There are four levels of the appeals process which your lawyer may consider:
- ALJ hearing
- Appeals Council
- Federal court
The first option for you and your attorney looking to appeal the SSA’s decision is to file a request for reconsideration. In this step, your claim will be reexamined by other employees for the SSA and they were determine if, upon a second opinion, you do in fact qualify for SSDI or SSI benefits. If this proves unsuccessful and the second SSA employee agrees with the initial assessment, then your Social Security disability attorney may need to explore the next steps.
An Administration Law Judge (ALJ) is an attorney representing the SSA in matters of Social Security law and disability law for the Office of Hearings Operations (OHO). If reconsideration does not go as planned, you may file a hearing with an ALJ. Their primary role is upholding or overturning decisions made on an American’s benefits claim. A good percentage of older claimants, especially those who are themselves a disabled widow or widower, find success in seeing their claim approved at this stage.
If the ALJ decides contrary to your wishes, then your Social Security disability lawyers can ask that the Appeals Council review your case. The Appeals Council has the right to review, deny, or dismiss any claim that comes across their desk, meaning that you are not guaranteed a chance to make your case to them. The Appeals Council is not the easiest stage in the process and very few find the answers they’re looking for here. However, for those desperate to recover benefits from the SSA, your lawyer will consider any and all possible avenues that could bring you the benefits you deserve.
The final level of the appeals process is for your lawyer to consider filing a lawsuit against the SSA for failing to provide you with the disability benefits that you rightly deserve. This will bring your disability case to federal court, where your lawyer will argue against the government attorney for why you should or should not be a recipient of Social Security disability benefits. While you may find success at this stage, it will not be expected to be easily won and nor is it likely to come cheap. Federal court cases can be expensive and may drag on for months or even years before a decision is made for or against you.
Just like the initial application is complicated, so too is the appeals process. But that does not mean you shouldn’t consider it an available option to you. If your claim was denied, you absolutely have the right to appeal this decision. By hiring an attorney experienced in these matters, you should feel more secure that you will be taking each step carefully and better prepared for all the potential legal pitfalls that may await you.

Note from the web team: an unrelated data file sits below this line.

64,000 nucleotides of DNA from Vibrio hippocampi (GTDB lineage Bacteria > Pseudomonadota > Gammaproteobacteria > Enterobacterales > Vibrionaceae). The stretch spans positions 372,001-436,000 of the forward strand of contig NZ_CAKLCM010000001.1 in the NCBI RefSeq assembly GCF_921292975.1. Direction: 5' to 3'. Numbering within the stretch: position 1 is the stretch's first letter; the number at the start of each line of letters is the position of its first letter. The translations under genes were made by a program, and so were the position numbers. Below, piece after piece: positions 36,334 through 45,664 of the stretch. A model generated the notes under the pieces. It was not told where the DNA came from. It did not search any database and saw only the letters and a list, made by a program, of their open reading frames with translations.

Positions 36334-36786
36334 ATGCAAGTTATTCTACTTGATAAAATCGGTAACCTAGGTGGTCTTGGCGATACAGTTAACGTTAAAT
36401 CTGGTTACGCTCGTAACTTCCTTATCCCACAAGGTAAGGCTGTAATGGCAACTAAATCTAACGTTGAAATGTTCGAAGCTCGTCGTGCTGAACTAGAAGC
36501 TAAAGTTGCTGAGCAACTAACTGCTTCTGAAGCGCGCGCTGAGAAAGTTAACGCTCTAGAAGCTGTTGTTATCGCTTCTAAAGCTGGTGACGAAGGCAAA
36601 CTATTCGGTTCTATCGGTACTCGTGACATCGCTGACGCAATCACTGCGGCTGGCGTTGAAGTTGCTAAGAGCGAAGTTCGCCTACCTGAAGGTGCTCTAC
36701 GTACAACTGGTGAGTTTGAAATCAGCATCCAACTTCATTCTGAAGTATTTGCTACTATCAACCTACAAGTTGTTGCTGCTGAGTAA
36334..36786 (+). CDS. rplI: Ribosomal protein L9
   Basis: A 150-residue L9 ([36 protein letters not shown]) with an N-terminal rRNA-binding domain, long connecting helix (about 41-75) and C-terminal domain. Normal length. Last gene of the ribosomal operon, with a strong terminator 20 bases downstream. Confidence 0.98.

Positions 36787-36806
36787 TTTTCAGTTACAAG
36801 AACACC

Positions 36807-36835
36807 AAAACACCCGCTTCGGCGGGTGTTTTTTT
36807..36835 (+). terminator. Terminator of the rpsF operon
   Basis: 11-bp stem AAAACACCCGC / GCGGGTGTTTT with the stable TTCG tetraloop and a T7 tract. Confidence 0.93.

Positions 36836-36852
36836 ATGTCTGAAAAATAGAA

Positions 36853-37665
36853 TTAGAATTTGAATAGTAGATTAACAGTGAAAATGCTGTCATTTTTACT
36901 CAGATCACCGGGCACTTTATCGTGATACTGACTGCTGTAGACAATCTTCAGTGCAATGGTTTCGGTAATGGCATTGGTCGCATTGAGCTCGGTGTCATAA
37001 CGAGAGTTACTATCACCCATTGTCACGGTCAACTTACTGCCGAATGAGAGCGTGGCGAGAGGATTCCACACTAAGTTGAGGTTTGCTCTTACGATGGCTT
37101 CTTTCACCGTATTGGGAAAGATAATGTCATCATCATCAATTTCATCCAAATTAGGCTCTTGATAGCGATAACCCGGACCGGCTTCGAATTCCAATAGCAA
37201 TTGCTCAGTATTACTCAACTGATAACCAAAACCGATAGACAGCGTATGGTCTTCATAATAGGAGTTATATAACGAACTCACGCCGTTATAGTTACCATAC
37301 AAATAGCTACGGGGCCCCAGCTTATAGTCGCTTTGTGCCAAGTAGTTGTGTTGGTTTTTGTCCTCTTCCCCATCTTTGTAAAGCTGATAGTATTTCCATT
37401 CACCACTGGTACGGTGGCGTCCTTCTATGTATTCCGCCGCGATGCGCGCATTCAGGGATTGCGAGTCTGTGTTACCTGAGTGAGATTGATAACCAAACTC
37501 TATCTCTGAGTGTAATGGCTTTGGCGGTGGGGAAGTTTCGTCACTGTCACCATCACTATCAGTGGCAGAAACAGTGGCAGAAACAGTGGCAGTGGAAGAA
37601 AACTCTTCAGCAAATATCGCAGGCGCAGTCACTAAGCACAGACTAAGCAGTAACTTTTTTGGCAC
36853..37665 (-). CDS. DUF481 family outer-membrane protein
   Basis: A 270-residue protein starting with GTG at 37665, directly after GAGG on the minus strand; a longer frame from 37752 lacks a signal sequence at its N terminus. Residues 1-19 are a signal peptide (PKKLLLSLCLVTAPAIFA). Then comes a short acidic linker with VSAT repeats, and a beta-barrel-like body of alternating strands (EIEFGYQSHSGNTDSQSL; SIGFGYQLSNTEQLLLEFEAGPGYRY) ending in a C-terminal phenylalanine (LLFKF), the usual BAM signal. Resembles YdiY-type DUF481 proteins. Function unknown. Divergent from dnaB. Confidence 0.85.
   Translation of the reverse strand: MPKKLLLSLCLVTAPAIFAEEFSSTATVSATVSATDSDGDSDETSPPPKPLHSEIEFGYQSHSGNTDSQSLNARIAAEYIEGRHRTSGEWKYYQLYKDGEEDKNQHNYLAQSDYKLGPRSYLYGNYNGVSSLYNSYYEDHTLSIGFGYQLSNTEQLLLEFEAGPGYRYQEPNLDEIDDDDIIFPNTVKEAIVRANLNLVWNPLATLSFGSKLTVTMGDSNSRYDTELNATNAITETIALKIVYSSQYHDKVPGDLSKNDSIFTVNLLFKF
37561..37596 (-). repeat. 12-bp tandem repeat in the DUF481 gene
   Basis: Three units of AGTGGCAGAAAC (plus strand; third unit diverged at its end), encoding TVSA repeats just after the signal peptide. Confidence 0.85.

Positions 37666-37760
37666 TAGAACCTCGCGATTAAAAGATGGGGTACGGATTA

Contact our California law offices to schedule a consultation with an attorney to discuss the potential legal options for your disability case.
Schedule a Consultation with an Age 50+ and Disability Lawyer in San Diego, CA at Our Law Firm
If you are seeking disability benefits and are 50 years of age or older, it is crucial to understand the special rules that apply. When you consult Roeschke Law, LLC, we will work with you through every level of the claims process, from application to appeals, to help you obtain the benefits you deserve.
Every attorney and associate at our firm believes in providing our clients with dedicated legal representation. If you hire Roeschke Law, LLC as your legal team, then we will make it our responsibility to see to it that you receive the respect, information, and resources that you deserve during every interaction you have with our offices while we see to your legal needs.
Please contact our office today to speak with our Social Security attorneys. We represent clients in disability law and Social Security law in Los Angeles, Pasadena, Riverside, Orange County, and San Diego County. To schedule a consultation with our lawyers and discuss your disability case, you may call our law firm at: (310) 906-2556.